Kieran Rogers from Harbour Lights, introduces this week’s Discover Tuesdays title A Poem Is A Naked Person.
Director: Les Blank. 1974. USA. 90min.
Film, like any other art form, can have a transcendent quality, transporting us back to a particular time and place. Operating around musician and Rock And Roll Hall Of Fame alumnus Leon Russell, A Poem Is A Naked Person reflects cinema’s ability to act as a time capsule. The time captured: the early 1970s. The place: north-east Oklahoma, USA.
A Poem Is A Naked Person began life in 1972, when director Les Blank and Russell agreed to film at the latter’s Paradise Studios (a rural and idealistic kibbutz) in Grand Lake O’ The Cherokees. Over the course of two years, Blank filmed 60 hours of footage. A first cut was set to screen at the 1974 Cannes Film Festival, but the show was cancelled when the film arrived late. With a disapproving Russell, who thought little of the initial vision, and a director without rights (Blank was merely a worker for hire), the film went unreleased for 40 years. Following Blank’s death in 2013, his son Harrod restored the film and established friendly communication with Russell. Russell agreed to a release, and in 2015 it premiered at SXSW.
Watching a film largely untouched since 1974 (save for minor edits) and previously seen by very few feels like unearthing a modern-day relic. It’s a slice of history that reveals the values and spirit, music and culture of its place and time – pure, authentic 1970s Americana.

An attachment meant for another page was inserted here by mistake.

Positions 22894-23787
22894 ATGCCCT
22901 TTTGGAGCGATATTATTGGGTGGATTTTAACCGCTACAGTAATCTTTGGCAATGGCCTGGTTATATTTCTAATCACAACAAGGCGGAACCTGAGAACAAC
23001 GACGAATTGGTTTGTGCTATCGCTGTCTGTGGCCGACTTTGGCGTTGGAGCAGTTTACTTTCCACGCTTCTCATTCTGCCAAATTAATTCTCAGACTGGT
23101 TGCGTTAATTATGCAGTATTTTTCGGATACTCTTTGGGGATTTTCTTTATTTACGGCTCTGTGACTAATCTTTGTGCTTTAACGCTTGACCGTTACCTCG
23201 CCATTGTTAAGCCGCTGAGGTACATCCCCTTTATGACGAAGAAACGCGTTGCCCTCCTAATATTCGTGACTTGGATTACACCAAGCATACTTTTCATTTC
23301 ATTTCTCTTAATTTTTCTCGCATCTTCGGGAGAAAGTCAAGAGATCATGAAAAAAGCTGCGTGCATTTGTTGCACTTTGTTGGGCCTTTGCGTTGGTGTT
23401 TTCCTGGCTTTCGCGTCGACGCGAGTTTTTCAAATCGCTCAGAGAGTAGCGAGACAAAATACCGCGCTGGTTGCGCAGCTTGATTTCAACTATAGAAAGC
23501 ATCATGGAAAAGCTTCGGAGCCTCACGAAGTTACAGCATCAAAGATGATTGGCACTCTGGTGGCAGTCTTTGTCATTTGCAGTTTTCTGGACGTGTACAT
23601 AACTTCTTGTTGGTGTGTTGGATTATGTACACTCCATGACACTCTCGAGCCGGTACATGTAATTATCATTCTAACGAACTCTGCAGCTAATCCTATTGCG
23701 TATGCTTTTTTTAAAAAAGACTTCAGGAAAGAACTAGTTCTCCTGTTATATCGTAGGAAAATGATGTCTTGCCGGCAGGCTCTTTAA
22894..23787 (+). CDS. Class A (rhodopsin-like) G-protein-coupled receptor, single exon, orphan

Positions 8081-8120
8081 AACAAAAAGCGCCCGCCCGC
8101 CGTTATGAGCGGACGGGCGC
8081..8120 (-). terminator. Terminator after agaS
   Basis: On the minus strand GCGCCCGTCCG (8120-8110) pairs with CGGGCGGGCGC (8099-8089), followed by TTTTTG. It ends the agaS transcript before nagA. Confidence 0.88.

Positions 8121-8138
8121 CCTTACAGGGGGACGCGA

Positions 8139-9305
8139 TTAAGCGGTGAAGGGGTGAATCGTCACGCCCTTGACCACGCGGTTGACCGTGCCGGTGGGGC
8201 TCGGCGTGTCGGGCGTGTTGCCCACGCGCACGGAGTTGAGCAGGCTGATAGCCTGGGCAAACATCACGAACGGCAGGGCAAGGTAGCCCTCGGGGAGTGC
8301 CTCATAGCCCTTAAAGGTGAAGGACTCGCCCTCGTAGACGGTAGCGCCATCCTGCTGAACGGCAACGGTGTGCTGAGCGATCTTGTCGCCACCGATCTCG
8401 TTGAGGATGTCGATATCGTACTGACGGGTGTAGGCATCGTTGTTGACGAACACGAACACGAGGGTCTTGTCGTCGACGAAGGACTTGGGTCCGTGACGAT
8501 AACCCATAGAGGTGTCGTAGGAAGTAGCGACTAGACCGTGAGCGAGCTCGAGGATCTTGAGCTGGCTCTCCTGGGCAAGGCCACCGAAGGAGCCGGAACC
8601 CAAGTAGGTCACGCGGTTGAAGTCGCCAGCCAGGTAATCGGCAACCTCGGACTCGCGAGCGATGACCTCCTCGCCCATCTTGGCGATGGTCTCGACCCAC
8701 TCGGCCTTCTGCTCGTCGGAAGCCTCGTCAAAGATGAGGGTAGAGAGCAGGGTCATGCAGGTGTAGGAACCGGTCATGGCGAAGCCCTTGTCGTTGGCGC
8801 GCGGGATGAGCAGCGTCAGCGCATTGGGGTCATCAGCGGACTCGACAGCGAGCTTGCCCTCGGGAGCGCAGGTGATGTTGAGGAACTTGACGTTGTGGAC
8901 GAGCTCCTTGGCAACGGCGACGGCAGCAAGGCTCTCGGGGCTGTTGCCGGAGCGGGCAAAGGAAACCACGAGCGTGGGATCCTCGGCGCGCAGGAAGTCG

Blank’s style is free-form, somewhere between the candidly observational and the quaintly avant-garde. There is no conventional narrative or technical wizardry; it’s all driven by a toe-tapping soundtrack, rambling dialogue, and imagery that is sometimes striking, sometimes seemingly unrelated. Mundane moments at the studio are intercut with Russell’s concert performances, where he’s at his most spellbinding, orchestrating crowds who have come together to sing and feel good. It’s never explicitly stated, but there’s a sense that either the local community is what influences Russell’s music, or that Russell is giving back to the community in his performances. Perhaps it’s both.
There’s no doubting that A Poem Is A Naked Person is better for having been stuck (and then unstuck) in time. This is fortuitous and certainly unintentional, since its sole intended purpose was to document a subculture. It still does this to suitable effect, but the circumstances of its release give it an extra dimension and allow greater retrospection. Time and place, the two things that it conveys so well, have altered how we react to what we see and hear, and to how we perceive the film – as an esoteric, time-travelling, historical and philosophical escapade, rather than just a concert documentary. Not many films can claim to be that – which makes taking the trip back, in 2016, an enticing, intriguing luxury.
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